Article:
I think San Diegans should take real pride in the City Heights success. It could not have happened without the coming together of San Diego State University, the San Diego Unified School District, the City of San Diego, and Sol Price's charity. What we were talking about is that when you build a new school in an area with great needs, you also build housing. You don't ask brand-new teachers to do it by themselves, but you bring in the university and its professors who have the expertise. You work as a team for development.

Many of us who have been fortunate to live in suburban communities take for granted that a library, a police station, and a park are part of the community, but a lot of the denser areas of cities haven't had those amenities. If we are going to succeed as a society in California with our tremendous amount of growth, we have to revitalize our inner core, and we have to do it by thinking of all of these needs together. In City Heights, they have built a police station. Joan Krok, a marvelous benefactor in San Diego with the Salvation Army, built a wonderful center so that there are recreational opportunities for children and safe places in the neighborhood.

If I could take one personal moment of pride, when I retired the San Diego State Foundation kindly named a building in City Heights after me. It is the building where they house their project with the San Diego City Schools and where they do their juvenile justice work. I couldn't think of a thing that could honor me more than that. Just to be able to play some small part in it has been a great thrill for me.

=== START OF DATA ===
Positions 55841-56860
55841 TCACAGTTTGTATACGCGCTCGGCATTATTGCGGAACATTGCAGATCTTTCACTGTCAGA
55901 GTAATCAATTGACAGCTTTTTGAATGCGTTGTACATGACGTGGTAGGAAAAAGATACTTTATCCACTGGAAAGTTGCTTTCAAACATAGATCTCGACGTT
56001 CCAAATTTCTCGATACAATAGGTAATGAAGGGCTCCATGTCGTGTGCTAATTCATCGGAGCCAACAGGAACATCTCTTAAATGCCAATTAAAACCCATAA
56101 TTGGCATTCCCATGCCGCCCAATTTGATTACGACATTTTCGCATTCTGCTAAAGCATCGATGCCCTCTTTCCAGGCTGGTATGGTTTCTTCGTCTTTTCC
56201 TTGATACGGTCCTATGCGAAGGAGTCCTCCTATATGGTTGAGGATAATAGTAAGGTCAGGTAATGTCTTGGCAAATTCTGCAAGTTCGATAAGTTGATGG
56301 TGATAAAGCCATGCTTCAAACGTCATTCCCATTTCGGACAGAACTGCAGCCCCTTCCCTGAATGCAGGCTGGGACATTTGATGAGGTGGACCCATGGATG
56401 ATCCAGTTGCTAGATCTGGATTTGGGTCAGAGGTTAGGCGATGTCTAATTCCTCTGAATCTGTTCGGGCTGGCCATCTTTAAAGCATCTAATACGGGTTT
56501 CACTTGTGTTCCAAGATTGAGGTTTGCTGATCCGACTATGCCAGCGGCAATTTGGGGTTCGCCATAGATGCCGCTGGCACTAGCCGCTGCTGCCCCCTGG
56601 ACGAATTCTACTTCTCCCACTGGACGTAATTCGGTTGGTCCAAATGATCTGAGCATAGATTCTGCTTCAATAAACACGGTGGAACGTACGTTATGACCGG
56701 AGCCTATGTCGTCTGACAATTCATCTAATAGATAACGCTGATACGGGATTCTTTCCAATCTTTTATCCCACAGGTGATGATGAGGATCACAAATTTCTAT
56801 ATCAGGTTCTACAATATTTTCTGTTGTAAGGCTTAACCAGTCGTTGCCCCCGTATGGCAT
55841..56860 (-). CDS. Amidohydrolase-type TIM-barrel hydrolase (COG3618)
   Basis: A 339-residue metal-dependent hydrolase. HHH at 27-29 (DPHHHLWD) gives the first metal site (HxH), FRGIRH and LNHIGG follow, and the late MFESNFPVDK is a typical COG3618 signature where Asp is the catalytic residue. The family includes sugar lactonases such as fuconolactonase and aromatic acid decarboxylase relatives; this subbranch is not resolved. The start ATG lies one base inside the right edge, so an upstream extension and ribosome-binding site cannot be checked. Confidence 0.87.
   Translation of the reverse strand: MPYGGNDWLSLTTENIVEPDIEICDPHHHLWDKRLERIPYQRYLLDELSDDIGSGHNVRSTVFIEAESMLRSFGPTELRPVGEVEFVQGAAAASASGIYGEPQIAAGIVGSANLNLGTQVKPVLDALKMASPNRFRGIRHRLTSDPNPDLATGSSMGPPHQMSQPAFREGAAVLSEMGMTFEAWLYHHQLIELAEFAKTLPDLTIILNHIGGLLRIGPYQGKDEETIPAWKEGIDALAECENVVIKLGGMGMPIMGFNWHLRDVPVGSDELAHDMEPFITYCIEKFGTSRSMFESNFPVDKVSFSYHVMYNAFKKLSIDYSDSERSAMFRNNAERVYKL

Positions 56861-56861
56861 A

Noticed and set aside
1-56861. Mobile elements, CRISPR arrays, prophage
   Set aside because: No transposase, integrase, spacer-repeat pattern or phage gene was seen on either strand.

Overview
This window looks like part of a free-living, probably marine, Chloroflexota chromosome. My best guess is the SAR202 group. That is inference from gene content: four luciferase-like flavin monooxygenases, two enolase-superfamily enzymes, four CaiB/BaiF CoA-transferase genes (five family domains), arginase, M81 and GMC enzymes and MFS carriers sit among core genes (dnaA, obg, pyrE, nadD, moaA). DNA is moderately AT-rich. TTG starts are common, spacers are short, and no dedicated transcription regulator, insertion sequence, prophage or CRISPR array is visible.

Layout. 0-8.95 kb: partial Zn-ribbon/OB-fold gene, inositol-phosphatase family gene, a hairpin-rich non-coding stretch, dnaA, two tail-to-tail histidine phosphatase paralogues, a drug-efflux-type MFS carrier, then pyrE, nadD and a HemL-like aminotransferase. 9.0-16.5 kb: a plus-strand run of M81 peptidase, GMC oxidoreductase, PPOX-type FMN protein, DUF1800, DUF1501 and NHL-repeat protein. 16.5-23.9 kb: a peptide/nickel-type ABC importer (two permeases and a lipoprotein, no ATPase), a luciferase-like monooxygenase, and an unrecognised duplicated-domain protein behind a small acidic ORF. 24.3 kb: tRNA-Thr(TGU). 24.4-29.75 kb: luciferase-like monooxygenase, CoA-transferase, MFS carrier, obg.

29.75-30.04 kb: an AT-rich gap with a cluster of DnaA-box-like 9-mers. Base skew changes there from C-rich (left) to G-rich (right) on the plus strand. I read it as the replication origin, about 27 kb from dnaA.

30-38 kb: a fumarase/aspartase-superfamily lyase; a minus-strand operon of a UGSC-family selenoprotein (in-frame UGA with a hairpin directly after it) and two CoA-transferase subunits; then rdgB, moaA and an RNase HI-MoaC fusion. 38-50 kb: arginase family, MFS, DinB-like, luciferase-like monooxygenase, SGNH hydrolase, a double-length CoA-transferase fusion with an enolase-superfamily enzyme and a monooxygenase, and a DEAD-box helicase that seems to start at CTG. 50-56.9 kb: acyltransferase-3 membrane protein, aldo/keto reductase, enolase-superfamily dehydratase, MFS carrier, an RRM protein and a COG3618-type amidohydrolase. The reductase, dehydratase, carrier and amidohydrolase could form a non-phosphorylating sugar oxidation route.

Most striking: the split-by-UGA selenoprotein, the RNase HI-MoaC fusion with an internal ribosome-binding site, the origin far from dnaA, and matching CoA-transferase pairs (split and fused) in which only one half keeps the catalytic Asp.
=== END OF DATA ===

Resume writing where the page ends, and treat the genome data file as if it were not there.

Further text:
What needs to be done to institutionalize these concepts and do the pre-development planning and cooperation that made the City Heights project possible? How do we make that a part of the process?

When the Legislature is pushing for bond measures, whether library bonds, housing bonds, park bonds, or school bonds, we should be very careful to write in incentives for this kind of behavior. So often, we go the other direction and think about excluding, but what about providing the kind of incentives that help developers to be willing to do these types of things? That is the kind of creative thinking that we need to ask legislators to do on bond measures and legislation, so that this becomes the culture rather than the exception.

How do we break through the silos and begin to have larger city and regional conversations about how programs and resources are managed and funds are delivered?


I wish I had a good answer for that. I can remember meeting with professors at a UC campus, who then told me that UC had no responsibility for K-12 education. So, even within education itself you find people defining their roles exclusively. When it works, there has often been a mayor or other official who has taken the leadership role. There is an organization called CCS Partnership that actually was designed so that school board members, county supervisors, and city officials would meet together to talk through some of these things. I have hoped that the culture would begin to change.

One perhaps positive thing about term limits for the Legislature is that they have brought in many more people who have local government experience. Maybe that will also begin to break down some of these barriers, as people serve in a variety of levels of government and it dawns on them, "My goodness, these are all the same clients, all the same citizens, and we need to work together."